Wednesday, 17 April 2019

Knitter faster versus knit smoother



Lots of people talk about wanting to be able to knit faster or are impressed by other people who they see as speedy knitters.

But for lots of people who try to knit faster, it becomes as case of more haste less speed, because when they try to knit really quickly they find themselves dropping stitches , splitting yarn or making other mistakes that can add to the overall knitting time.

In fact, if you want to knit faster it is much better to think about developing a smooth, efficient knitting style which results in a steady rhythm and each stitch taking very little movement.

One of the keys is to develop a style where you don’t ever completely let go of your yarn or your needles.

This will mean finding the right style for you and practising to develop your smooth action.
There are two main knitting styles that you will come across that retain a hold of both needles and yarn – flicking and continental style

Flicking
In this style, knitters hold the yarn with their right hand and use their index finger to move or “flick” the yarn round the needle without ever letting go of the right-hand needle. This allows them to work at a steady rhythm with very little excess movement.



You can see how the yarn and needles are held in this picture by Stacie of VeryPink.com who has made a video showing the technique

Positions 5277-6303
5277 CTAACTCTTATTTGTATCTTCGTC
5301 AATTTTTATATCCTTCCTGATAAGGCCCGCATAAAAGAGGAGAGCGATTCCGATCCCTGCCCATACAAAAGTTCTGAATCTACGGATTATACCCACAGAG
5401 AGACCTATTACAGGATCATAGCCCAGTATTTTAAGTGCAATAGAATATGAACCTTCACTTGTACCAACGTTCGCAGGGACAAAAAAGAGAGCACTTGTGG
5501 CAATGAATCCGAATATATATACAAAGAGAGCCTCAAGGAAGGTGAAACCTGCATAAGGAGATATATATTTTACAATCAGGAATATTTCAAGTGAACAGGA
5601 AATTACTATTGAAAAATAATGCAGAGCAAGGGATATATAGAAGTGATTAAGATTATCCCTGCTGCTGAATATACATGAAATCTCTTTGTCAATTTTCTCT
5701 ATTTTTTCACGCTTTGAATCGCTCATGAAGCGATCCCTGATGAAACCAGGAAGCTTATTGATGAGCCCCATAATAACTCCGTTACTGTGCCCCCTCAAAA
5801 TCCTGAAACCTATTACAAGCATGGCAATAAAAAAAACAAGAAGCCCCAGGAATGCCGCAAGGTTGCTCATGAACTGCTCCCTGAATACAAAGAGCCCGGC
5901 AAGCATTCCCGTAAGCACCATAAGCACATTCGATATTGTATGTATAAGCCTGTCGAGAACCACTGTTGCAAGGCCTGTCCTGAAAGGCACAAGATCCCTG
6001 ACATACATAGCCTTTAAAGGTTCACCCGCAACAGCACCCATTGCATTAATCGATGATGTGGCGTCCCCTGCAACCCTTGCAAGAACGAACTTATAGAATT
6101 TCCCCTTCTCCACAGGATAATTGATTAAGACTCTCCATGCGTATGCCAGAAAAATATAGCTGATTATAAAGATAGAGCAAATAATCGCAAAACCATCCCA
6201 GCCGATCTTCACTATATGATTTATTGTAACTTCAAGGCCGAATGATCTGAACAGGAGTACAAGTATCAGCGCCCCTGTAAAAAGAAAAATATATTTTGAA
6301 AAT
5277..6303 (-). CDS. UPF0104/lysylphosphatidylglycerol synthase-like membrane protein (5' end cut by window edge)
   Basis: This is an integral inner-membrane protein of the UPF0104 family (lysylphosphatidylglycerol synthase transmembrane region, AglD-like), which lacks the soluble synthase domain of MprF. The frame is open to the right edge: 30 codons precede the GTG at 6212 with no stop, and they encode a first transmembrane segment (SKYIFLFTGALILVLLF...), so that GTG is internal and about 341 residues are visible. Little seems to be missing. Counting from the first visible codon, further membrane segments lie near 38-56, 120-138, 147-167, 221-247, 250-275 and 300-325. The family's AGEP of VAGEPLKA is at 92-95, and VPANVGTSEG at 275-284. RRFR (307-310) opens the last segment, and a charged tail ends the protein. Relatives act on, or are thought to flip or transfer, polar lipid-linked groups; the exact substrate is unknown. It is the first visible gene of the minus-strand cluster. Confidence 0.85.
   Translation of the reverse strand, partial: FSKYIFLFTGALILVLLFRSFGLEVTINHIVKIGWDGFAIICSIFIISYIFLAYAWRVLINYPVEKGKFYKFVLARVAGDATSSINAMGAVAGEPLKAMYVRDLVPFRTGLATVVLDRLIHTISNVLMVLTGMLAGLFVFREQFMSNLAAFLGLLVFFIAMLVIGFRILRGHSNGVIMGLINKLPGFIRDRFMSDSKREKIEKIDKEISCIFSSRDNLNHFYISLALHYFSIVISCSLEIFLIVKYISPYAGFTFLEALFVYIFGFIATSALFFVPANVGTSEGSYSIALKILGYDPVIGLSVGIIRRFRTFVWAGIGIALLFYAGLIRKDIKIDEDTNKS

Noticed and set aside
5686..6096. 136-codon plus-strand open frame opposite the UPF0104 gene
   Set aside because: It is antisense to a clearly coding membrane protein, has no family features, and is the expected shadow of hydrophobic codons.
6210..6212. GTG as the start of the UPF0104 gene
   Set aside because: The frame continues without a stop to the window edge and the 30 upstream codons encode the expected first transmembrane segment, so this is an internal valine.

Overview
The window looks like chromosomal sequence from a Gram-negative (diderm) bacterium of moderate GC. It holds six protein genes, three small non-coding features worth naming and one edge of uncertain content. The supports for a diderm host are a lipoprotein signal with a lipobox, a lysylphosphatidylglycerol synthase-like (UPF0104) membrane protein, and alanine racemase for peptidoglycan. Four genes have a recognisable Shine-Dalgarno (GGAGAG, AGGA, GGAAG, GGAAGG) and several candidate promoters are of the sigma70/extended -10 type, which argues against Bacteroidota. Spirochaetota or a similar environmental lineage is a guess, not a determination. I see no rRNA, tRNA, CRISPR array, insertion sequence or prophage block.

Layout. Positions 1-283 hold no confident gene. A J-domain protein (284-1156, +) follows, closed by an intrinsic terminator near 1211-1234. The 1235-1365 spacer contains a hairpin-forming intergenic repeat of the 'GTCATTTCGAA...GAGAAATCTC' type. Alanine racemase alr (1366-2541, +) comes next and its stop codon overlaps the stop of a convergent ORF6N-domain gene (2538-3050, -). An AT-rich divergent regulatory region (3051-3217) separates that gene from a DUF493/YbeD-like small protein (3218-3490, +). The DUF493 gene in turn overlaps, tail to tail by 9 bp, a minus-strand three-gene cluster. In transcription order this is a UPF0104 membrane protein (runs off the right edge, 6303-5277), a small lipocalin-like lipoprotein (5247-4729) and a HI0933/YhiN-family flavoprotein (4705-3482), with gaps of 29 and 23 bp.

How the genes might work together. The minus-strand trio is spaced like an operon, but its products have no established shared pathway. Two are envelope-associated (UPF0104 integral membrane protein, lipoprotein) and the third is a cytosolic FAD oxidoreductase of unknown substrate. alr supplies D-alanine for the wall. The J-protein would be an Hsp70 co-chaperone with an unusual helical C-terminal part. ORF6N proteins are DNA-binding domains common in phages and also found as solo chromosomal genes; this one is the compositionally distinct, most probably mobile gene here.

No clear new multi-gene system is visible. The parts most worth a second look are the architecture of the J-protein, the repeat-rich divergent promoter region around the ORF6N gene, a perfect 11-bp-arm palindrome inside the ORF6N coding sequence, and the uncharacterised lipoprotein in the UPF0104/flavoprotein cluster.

Continental knitting
While the “English” style of knitting most commonly learned in the UK uses the yarn in the right hand, in continental knitting you hold and tension the yarn with your left.

The right-hand needle is used to pull or “pick” the yarn through the stitch as in this video from Knitting Help.





Again this creates a very efficient movement, that allows you to knit smoothly.

It is worth trying out both techniques to see what suits you best. You may also find that you need to adjust how you wrap the yarn on your hand, because we all have particular strengths and weaknesses in our fingers.

Needles
If is also useful to think about what sort of needles you are most comfortable using. Some people prefer long needles they can tuck under their arms, while others like working on circular needles (even for rows) because they find it easier only to move the short tips. Again, you need to find what gives you the smoothest action. 

The same is true of needle material with some zipping along on metal while other people find wooden needles help them find a steady rhythm.


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